Wednesday, March 18, 2009

Workplace Accident Raises Safety Issues

Employees have the right to work in a safe environment, free from any threat or danger that might harm them. And the responsibility of ensuring the safety of these employees falls on employers. Failure to fulfill such duty can result into terrible accidents.

This is the case of the death of Sheri Sangji, a research assistant who worked on an organic chemistry experiment in the Molecular Sciences Building of UCLA. According to the report, Sangji was working with a chemical compound that instantly ignites when exposed to air. The syringe that she used to transfer that substance came apart in her hands, spewing out flaming chemicals. She sustained second and third degree burns on more than 43% of her body as a result. She died in a hospital burn unit 18 days later.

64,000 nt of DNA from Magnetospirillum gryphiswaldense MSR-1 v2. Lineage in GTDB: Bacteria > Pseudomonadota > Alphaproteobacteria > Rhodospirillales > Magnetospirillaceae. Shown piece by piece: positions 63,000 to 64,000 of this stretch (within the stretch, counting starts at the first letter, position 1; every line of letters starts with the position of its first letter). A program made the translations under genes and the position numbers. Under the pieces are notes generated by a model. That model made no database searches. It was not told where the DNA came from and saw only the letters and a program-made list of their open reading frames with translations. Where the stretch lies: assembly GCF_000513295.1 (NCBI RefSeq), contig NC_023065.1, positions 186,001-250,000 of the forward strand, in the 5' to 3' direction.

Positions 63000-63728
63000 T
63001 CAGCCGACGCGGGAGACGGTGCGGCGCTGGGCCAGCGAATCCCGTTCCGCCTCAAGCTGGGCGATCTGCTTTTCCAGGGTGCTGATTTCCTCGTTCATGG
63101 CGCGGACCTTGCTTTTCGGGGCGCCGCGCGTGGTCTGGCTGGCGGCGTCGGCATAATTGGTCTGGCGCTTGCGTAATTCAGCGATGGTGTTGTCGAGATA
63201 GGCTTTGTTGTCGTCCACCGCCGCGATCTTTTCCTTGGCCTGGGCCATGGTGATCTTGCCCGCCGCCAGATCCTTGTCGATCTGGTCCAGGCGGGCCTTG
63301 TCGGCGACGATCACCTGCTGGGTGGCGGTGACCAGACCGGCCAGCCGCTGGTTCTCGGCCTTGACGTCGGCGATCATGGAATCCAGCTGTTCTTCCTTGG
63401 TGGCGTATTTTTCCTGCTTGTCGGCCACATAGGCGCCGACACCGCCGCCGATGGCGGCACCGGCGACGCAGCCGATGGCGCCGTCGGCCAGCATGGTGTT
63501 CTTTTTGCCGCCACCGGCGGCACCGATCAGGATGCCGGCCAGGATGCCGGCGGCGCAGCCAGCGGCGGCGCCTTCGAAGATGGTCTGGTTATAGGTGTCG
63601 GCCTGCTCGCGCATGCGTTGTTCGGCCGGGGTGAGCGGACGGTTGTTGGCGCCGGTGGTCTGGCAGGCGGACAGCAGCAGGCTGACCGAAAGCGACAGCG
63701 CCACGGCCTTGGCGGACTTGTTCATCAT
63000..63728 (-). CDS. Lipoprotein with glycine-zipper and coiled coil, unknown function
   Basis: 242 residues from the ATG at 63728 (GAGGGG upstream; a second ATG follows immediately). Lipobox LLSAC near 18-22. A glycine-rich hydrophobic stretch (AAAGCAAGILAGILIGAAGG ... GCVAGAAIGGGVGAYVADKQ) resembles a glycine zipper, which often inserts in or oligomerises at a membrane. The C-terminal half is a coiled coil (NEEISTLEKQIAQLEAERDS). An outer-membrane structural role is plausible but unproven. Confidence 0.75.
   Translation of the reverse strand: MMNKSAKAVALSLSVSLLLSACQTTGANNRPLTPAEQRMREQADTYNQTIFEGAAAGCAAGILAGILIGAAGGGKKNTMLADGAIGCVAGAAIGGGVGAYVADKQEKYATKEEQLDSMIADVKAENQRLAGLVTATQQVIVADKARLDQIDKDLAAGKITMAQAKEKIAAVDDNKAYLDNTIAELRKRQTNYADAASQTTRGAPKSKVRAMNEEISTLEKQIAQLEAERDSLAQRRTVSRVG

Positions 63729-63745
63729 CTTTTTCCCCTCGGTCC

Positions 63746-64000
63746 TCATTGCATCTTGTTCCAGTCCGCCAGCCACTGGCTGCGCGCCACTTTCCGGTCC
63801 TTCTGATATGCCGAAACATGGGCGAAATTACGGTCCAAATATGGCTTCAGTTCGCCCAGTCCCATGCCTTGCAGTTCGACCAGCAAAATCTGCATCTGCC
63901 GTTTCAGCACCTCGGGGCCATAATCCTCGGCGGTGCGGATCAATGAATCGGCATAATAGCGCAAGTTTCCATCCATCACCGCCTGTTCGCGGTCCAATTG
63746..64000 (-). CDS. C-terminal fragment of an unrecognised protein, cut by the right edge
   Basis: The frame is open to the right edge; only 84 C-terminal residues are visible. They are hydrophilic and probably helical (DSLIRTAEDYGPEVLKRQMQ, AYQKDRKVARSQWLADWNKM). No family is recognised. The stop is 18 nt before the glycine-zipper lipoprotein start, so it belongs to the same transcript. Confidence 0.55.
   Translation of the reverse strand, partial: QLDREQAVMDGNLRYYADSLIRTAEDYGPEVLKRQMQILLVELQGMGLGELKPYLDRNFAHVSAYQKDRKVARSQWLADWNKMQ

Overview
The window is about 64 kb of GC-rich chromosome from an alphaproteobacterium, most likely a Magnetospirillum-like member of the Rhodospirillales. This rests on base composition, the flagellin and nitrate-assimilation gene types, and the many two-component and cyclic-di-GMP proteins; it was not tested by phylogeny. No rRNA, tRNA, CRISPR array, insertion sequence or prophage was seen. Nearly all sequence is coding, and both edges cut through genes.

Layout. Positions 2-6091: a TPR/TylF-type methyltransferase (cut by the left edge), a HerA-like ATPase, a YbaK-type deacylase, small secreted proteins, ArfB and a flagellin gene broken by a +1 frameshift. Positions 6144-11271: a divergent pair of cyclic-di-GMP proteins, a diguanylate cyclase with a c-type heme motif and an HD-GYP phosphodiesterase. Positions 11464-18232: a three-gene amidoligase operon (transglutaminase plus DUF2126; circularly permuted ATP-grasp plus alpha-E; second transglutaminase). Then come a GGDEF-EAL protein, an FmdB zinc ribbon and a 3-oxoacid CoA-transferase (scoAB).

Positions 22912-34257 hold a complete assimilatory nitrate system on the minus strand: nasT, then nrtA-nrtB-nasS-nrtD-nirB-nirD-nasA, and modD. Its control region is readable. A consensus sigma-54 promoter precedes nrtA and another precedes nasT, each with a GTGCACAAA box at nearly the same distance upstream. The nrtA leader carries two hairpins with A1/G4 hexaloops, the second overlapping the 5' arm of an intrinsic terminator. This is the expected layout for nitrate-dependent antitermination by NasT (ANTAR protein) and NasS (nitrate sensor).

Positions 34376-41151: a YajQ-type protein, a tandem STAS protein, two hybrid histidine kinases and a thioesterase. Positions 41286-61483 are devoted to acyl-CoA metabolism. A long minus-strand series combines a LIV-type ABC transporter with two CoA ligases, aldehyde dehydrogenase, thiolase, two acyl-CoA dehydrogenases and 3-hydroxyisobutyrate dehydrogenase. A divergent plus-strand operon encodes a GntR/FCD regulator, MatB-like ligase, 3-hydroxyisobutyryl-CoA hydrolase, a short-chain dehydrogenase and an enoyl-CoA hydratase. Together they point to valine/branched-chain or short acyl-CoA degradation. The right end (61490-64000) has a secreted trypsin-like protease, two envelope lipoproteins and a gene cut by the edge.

This horrible workplace accident raised issues regarding the attention of the university to laboratory safety. In fact, two months before the accident, the safety inspectors of the UCLA found over a dozen deficiencies in the lab where the accident occurred and records show that the required corrective action was not promptly taken. Because of this, many believe that the incident could have been prevented, if only the proper safety measures were taken.

Employers should do everything they can in their power to make sure that the workplace is safe. Not only will it benefit the employees, but the employers as well. And most importantly, this can prevent unnecessary workplace accidents and save lives.